Countrywide urges that Clarendon Natl. Ins. Co. should be viewed as an anomaly. Far from being an anomaly, it is consistent with Waltzer in that application of the relevant rule in both resulted in cost allocation determinations only when the electronically-stored information to be produced was not readily available. While producing readily-available electronically-stored information (Clarendon-all of an insurance company’s claims files; Waltzer-data stored on 2 compact discs) will not warrant cost-allocation, the retrieval of archived or deleted electronic information has been held to require such additional effort as to warrant cost allocation (Samide, 5 A.D.3d at 466, 773 N.Y.S.2d 116; Delta Fin. Corp., 13 Misc.3d at 614, 819 N.Y.S.2d 908; Etzion, 7 Misc.3d at 944-45, 796 N.Y.S.2d 844). Furthermore, under CPLR 3103(a), the lodestar in granting a protective order granting allocation of discovery costs is the prevention of “unreasonable annoyance, expense, embarrassment, disadvantage, or other prejudice to any person or the courts.” Hewing to this principle and the applicable case law, it is eminently reasonable to refrain from allocating discovery costs at this juncture.10

The court in T.D. Bank, N.A. v. J&T Hobby, LLC,[11] then reiterated the “general rule” from Clarendon that “each party should bear the expenses it incurs in responding to discovery requests.”

The court, however, noted that “an exception to the general rule allows discovery cost allocation determinations when the discovery costs at issue concern electronically stored information that is not readily available.”

The court noted that “it follows that discovery cost allocation determinations are not allowable for discovery issues concerning electronically stored information that is readily available,” even though that court had noted that it had previously concluded that “cost shifting may be appropriate on proper application.”

Finally, in Silverman v. Shaoul,12 the court denied defendants’ motion to compel plaintiffs to reimburse them for the costs incurred in “collecting, processing and hosting electronic data” resulting from plaintiff’s requests for disclosure. Defendants argued that New York law places such costs on the shoulders of the requesting party and that the data requested was not “readily available,” and thus they should not be required to pay for its production.

The court noted that:

the First Department recently stated that it saw ‘no reason to deviate from the general rule that, during the course of the action, each party should bear the expenses it incurs in responding to discovery requests (Clarendon Nat. Ins. Co. v. Atlantic Risk Management, Inc., 59 A.D.2d 284, 286 (1st Dep’t 2009). Reading Clarendon with Waltzer, precedent shows that the requesting party bears the cost of electronic discovery when the data sought is not ‘readily available.’ Data is not readily available upon a showing of undue burden by the producing party to obtain the data. [citation omitted].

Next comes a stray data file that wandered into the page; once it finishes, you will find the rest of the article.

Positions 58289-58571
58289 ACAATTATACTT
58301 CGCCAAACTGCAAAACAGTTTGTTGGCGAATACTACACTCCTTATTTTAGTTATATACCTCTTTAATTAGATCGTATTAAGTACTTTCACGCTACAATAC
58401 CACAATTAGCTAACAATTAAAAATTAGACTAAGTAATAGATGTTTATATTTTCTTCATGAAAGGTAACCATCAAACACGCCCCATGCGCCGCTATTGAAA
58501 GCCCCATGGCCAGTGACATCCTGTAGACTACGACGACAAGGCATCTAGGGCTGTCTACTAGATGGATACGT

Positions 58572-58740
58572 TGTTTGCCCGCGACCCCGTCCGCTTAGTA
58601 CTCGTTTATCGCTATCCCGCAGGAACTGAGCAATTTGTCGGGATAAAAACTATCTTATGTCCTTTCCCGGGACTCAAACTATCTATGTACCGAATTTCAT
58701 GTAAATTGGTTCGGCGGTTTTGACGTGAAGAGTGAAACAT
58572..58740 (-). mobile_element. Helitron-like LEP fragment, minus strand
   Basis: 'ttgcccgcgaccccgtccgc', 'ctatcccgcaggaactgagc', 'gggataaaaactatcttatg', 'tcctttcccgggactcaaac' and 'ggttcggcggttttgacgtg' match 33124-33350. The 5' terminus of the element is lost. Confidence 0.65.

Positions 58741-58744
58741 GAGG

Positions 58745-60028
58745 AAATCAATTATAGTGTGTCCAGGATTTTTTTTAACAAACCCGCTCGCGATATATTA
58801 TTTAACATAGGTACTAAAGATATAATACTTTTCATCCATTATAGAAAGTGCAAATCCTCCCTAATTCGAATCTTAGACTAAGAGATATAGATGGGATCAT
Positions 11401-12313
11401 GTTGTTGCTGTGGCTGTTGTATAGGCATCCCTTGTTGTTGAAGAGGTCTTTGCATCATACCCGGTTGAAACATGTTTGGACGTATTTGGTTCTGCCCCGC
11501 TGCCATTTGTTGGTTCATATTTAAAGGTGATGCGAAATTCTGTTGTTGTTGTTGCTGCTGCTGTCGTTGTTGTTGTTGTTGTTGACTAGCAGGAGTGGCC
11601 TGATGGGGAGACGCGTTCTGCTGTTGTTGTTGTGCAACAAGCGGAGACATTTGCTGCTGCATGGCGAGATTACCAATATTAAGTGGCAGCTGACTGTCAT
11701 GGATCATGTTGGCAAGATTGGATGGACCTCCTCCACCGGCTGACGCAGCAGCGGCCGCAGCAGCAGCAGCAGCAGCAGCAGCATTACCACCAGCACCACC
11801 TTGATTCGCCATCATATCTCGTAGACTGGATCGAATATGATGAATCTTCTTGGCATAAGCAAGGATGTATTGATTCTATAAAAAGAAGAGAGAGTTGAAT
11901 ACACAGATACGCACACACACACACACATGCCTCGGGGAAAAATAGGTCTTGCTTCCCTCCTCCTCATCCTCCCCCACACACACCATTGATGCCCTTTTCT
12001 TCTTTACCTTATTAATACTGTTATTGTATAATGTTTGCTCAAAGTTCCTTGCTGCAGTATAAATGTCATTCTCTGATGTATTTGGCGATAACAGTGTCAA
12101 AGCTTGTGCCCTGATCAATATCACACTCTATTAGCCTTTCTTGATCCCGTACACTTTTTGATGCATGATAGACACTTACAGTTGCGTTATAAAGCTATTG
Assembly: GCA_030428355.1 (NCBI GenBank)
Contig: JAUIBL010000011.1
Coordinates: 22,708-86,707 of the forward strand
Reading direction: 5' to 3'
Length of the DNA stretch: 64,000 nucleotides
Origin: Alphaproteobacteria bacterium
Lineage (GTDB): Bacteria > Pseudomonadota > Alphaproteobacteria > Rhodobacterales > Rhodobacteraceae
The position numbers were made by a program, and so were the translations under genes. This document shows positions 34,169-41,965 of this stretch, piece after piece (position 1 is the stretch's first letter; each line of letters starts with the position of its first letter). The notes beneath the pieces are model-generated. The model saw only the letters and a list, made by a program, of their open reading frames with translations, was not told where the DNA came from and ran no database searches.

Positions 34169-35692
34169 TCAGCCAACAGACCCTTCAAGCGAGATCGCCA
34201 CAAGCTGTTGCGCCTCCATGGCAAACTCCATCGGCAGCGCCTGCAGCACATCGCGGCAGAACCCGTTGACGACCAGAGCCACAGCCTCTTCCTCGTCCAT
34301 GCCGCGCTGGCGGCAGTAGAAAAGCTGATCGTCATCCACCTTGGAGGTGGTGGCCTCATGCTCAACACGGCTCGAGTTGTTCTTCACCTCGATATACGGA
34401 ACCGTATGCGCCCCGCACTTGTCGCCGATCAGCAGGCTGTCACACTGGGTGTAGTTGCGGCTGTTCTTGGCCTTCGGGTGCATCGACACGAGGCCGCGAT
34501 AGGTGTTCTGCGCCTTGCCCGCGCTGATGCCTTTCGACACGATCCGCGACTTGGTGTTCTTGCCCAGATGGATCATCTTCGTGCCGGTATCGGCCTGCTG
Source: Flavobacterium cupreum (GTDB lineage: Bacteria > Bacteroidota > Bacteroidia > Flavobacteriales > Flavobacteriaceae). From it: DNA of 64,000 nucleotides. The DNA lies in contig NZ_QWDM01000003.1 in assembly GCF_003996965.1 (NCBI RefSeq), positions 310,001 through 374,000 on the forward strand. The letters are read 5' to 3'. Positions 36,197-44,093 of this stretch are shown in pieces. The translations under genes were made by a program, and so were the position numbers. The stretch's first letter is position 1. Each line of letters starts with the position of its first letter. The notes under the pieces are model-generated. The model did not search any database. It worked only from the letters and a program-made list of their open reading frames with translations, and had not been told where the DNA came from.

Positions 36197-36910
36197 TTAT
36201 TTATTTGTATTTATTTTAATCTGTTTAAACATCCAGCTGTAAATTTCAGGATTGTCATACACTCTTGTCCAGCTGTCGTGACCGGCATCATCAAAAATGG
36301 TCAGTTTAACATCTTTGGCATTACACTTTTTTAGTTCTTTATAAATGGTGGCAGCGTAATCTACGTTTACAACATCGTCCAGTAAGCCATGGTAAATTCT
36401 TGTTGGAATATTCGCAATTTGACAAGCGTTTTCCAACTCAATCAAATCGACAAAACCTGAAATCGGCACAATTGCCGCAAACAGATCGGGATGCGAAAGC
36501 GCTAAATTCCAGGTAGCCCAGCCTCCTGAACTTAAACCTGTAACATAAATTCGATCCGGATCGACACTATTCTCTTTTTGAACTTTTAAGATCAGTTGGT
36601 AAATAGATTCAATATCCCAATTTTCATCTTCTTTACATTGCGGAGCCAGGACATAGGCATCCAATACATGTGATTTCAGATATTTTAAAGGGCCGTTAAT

The data at issue in the instant case was neither archived nor deleted; it was simply stored in a number of places and interspersed with defendants’ various documents for their several business entities. The fact that Defendants were required to ‘process’ the data discloses no undue burden, but merely the normal burden of litigation. Indeed, Defendants suggest they keep their records in accordance with the general expectations of the business world. We do not suggest that retrieving archived data is the only circumstance that renders electronic data not ‘readily available.” However, Defendants’ documents requested by Plaintiffs have not been shown to be unduly difficult or burdensome to obtain and produce. Defendants repeatedly suggest that their allegedly incurred high cost of producing the requested documents is a product of producing responsive documents. This is a cost that Waltzer places squarely on the shoulders of the producing party: ‘The cost of an examination by Defendants’ agents to see if [material] should not be produced due to privilege or on relevancy grounds should be borne by the [producing party].13

Clearly, New York courts look to the cost of the electronic production in determining which side should bear the burden of paying for it, but what specific expenses are included and what factors should be considered are not clear.

The meaning of the terminology “readily available” and the cost of “creating” ESI used by the Appellate Division also will need to be fleshed out in its decisions.

Further, the use by the Appellate Division of the word “inconsequential” would seem to imply that a court should be weighing ESI discovery expenses against a party’s ability to perhaps afford them.

Litigating the issues of whether an expense will be “consequential” to a party and the concomitant question of what is meant by “undue burden” and what specific ESI discovery expenses are to be paid for by each side in a litigation, likewise, will need to addressed by the courts.

In the end, without an agreement between the parties, cost allocation issues that will need to be decided by the courts will include whether the expense of ESI production includes the use of a technology expert (whether in-house or one specifically retained for litigation), and does it include the use of such expert’s time for preservation and collection purposes.